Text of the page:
Union Catalogue of Manuscripts from the Islamicate World

Persian MS 319 (The John Rylands Research Institute and Library, The University of Manchester)

Persian Manuscripts


Summary of Contents: A complete copy of the Khizānah-ʼi ʻĀmirah (Royal Treasury), originally composed by Ghulām ʻAlī ibn Nūḥ Āzād Bilgrāmī (1704–1786) in 1176 AH (1762–63 CE) in Aurangabad, then capital of the Princely State of Hyderabad, shortly after his friend and patron Niẓām al-Mulk ‘Alī Khān Āṣaf Jāh II (b. 1734, r. 1762–1803) ascended the throne. A major poet and author of several historical and biographical accounts, in this work he relates the lives of some 135 Persian poets with selections of their oeuvre, recounts the history of the Āsaf Jahi dynasty up to his patron, and also covers the reigns of Aḥmad Shāh Durranī (b. 1722, r. 1747–1772) and the Maratha empire. Since he lived during many of these events and relates vivid eyewitness accounts, historians deem it a reliable source on 18th-century South Asia.
Incipit: برگ ۱پ (folio 1b): سر کلام راجعه حمد صانعیست که انسان را به گوهر گرانمایه ناطقه بنواخت.
Explicit: برگ ۲۶۷ر (folio 267a): سبحان ربك رب العزة عما يصفون وسلام على المرسلين والحمد لله رب العالمين.
Colophon: No colophon.
Language(s): Persian

Sir Alexander Malet (1800–1886) presented this volume to the Oriental Translation Committee of the Royal Asiatic Society of Great Britain and Ireland. It seems that scholar Nathaniel Bland (1803-1865) borrowed the volume to prepare his groundbreaking essay on biographies of Persian poets published in 1848, but then never returned it before his death. The text appears complete, albeit with variations when compared to the lithographed edition published by Naval Kishore Press in 1287 AH (1871 CE). For a complete description of the contents, see Sachau and Ethé's Bodleian Library catalogue, no. 381. For another complete copy, see Rylands Persian MS 925 and for and for an adridged redaction, see Persian MS 320.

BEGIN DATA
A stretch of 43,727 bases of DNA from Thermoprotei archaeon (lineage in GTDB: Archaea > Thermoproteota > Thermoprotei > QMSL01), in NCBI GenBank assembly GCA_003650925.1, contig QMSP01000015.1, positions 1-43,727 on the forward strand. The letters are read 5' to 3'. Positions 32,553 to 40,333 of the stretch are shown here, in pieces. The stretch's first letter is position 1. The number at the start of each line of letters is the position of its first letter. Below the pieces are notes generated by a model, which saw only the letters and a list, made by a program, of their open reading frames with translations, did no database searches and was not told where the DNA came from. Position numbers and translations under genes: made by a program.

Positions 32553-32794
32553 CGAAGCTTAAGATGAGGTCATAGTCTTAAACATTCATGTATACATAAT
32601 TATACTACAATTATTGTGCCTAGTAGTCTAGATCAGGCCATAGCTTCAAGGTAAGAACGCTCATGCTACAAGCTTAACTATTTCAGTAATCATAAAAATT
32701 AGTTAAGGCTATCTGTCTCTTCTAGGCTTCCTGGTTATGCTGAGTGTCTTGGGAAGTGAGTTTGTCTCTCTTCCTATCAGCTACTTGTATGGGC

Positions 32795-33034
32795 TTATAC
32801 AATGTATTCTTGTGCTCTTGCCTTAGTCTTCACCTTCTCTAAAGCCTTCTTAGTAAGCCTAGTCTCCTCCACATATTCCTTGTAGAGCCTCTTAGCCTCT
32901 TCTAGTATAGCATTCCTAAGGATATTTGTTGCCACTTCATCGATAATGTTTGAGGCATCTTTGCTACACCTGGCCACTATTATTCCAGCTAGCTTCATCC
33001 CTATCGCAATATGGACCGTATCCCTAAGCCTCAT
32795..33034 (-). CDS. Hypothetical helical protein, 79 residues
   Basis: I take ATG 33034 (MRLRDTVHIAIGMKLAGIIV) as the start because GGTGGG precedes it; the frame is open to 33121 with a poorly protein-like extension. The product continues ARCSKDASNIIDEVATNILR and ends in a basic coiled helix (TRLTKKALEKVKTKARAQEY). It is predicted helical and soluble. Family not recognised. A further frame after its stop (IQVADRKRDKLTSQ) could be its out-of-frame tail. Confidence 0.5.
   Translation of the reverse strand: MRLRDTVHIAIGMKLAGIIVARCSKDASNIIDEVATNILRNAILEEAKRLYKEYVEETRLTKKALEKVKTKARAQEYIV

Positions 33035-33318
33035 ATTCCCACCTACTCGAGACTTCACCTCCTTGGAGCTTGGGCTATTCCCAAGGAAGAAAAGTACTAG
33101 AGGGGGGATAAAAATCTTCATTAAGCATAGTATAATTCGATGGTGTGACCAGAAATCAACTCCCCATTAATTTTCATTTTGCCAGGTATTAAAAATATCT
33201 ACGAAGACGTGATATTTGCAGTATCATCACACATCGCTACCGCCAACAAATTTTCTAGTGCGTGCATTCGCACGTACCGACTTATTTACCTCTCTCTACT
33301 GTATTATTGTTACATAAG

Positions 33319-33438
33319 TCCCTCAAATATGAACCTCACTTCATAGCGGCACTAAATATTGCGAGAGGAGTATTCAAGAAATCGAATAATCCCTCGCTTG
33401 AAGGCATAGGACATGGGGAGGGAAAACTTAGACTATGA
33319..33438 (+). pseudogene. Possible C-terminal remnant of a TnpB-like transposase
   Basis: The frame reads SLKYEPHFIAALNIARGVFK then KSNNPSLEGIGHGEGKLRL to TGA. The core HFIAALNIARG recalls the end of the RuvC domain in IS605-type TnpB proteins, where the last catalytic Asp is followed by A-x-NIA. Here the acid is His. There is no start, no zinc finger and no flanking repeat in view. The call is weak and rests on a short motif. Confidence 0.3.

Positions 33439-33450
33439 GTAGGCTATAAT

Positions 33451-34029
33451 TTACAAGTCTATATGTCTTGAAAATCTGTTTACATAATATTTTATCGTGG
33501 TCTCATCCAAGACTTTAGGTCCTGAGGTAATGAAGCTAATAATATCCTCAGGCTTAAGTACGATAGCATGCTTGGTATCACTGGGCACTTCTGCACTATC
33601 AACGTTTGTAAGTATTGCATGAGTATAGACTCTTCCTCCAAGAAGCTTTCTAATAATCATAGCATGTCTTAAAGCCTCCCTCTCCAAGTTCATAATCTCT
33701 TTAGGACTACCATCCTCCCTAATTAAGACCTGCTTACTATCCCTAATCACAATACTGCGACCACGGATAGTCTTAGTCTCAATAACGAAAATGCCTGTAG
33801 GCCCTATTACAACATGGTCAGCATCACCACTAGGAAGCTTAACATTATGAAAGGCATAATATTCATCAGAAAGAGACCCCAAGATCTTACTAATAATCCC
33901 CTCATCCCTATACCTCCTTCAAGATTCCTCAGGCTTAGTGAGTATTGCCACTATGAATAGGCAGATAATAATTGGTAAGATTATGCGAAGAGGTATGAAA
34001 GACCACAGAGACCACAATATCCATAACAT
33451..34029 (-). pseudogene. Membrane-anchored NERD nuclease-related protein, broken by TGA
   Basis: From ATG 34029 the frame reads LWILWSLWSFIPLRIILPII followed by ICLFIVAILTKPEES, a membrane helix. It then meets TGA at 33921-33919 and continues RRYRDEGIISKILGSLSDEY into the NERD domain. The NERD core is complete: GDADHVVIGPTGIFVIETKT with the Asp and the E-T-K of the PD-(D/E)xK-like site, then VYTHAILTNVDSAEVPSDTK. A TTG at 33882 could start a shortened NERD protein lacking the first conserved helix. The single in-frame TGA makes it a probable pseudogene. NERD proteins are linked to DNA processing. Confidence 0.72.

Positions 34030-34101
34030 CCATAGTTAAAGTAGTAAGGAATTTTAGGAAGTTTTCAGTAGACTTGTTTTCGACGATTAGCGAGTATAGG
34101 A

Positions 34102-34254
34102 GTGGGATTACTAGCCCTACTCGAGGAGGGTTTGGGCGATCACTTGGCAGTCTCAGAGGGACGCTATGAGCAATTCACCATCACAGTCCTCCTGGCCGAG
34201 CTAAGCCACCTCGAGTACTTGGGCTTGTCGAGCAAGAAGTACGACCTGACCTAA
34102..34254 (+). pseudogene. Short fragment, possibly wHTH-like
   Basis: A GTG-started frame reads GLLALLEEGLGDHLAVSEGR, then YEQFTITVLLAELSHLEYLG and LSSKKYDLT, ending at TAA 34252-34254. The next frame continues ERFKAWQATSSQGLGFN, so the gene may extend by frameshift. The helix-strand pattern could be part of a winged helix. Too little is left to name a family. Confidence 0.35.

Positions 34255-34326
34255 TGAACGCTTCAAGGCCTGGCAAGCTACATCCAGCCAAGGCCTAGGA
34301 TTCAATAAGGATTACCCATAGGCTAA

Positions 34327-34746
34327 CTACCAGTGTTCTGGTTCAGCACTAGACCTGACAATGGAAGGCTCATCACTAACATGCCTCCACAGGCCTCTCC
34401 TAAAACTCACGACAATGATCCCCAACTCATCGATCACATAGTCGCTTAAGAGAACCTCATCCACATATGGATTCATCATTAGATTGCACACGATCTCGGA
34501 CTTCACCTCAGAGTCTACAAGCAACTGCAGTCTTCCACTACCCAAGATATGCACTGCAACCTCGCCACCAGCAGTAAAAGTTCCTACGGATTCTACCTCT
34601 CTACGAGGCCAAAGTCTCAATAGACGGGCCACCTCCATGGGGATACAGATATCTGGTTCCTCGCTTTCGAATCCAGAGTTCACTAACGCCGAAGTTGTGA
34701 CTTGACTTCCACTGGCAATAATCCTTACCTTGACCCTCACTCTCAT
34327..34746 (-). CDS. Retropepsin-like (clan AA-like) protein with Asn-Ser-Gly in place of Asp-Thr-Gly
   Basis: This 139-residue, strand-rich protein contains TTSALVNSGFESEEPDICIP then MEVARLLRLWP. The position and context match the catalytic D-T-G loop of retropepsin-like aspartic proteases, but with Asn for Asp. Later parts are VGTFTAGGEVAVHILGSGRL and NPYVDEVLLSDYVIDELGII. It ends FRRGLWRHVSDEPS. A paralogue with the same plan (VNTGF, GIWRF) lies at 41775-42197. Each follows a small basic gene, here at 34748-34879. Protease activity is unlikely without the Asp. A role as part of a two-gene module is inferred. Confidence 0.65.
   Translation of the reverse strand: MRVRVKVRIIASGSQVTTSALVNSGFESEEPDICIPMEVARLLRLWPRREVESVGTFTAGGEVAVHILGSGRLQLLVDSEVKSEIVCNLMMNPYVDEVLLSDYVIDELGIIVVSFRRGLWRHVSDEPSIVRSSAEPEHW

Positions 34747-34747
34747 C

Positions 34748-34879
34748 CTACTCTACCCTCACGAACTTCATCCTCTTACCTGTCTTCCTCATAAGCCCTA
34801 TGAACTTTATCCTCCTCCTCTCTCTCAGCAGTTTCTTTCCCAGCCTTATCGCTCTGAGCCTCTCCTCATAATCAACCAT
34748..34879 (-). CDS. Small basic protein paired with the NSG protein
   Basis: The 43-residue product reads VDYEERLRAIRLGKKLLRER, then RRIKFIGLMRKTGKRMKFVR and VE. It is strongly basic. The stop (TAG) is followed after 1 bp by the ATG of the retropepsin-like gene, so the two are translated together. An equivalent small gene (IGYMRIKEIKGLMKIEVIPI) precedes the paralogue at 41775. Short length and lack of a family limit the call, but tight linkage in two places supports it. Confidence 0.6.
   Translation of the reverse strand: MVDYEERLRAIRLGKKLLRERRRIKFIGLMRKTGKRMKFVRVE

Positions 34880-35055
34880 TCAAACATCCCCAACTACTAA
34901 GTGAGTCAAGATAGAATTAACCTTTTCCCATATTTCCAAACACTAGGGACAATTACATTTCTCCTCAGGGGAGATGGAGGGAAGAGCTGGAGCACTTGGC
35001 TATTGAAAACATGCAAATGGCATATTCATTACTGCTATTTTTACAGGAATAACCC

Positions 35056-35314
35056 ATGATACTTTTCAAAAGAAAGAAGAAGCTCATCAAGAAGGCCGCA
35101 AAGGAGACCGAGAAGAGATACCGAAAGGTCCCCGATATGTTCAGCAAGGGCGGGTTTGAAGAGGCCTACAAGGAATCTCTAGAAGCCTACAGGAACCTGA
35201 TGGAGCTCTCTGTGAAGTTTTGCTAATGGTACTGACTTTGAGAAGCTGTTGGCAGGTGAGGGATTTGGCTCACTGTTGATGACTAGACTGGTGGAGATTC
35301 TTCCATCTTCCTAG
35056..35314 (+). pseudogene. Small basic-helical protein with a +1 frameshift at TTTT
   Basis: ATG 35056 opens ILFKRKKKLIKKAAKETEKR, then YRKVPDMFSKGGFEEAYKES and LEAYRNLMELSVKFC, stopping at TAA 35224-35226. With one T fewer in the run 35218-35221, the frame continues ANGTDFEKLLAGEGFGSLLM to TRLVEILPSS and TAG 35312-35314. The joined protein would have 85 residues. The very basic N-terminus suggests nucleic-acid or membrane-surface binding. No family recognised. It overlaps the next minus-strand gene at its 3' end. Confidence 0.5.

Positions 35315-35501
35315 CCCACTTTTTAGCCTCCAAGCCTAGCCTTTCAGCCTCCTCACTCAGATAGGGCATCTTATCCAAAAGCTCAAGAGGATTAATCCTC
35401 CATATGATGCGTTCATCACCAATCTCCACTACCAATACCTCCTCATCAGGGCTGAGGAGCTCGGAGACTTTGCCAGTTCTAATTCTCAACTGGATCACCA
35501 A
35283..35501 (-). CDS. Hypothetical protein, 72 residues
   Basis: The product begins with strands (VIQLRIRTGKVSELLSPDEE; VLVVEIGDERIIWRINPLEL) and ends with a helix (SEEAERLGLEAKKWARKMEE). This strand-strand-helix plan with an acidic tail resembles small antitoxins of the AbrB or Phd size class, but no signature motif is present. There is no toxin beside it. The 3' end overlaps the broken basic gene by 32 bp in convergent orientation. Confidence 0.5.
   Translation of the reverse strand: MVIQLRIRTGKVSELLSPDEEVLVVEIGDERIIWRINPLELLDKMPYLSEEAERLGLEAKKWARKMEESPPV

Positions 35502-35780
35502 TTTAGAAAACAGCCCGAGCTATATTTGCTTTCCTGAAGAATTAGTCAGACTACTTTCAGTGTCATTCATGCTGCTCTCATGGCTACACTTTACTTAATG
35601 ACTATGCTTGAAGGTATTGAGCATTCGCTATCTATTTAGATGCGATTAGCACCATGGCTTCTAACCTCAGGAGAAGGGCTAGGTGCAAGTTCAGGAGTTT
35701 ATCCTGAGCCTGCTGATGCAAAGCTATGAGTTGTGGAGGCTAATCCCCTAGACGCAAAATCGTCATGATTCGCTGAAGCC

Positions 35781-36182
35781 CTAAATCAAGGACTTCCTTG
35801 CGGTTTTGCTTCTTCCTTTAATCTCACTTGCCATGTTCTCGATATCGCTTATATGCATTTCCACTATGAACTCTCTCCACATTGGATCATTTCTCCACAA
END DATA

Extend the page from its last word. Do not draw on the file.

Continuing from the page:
Physical Description

Form: codex

Textblock comprised of sized and polished, cross-grained, cream-coloured paper handmade in India.

Extent: 267 folios 2 flyleaves (ff. i + 267 + i ).
Dimensions (leaf): 210 × 120 mm.
Dimensions (written): 160 × 82 mm.
Foliation: Incomplete modern foliation in pencilled Arabic numberals subsequently completed by the cataloguer. Note that foliation commences on the second folio of the text proper.


Undetermined. Catchwords on b side of nearly every folio.


In poor condition with insect damage mainly at the tail, and fore-edge embrittled, and a large tear on folio 253.


Written in 1 column, with 21 lines per page. Ruled with a misṭarah hand guide.


Text copied in a small nasta'liq hand in black with occasional shikastah ligatures and finials, with subheaders in red.

  • Inscribed on the first folio obverse (f. iia) by former owner Sir Alexander Malet (1800–1886), second baronet, when he presented it to the Oriental Translation Committee of the Royal Asiatic Society of Great Britain and Ireland: ‘Presented to the Com. Oriental Translation by Sir A-Malet Bart’.
  • The right paste down inscribed with the number ‘20’.
  • The first right flyleaf obverse (f. ia) inscribed with the title of the work in both Persian and transliterated Latin characters.
  • Folios 72b, folio 134a, and folio 235b bear marginalia in nasta‘līq script in black.
Bookplates: The left pastedown: ‘'Bibliotheca Lindesiana’ with shelfmark ‘21/k’ and ‘Bland MSS No. 526’, with the name and number crossed out and ‘Persian’ and ‘319’ written aside.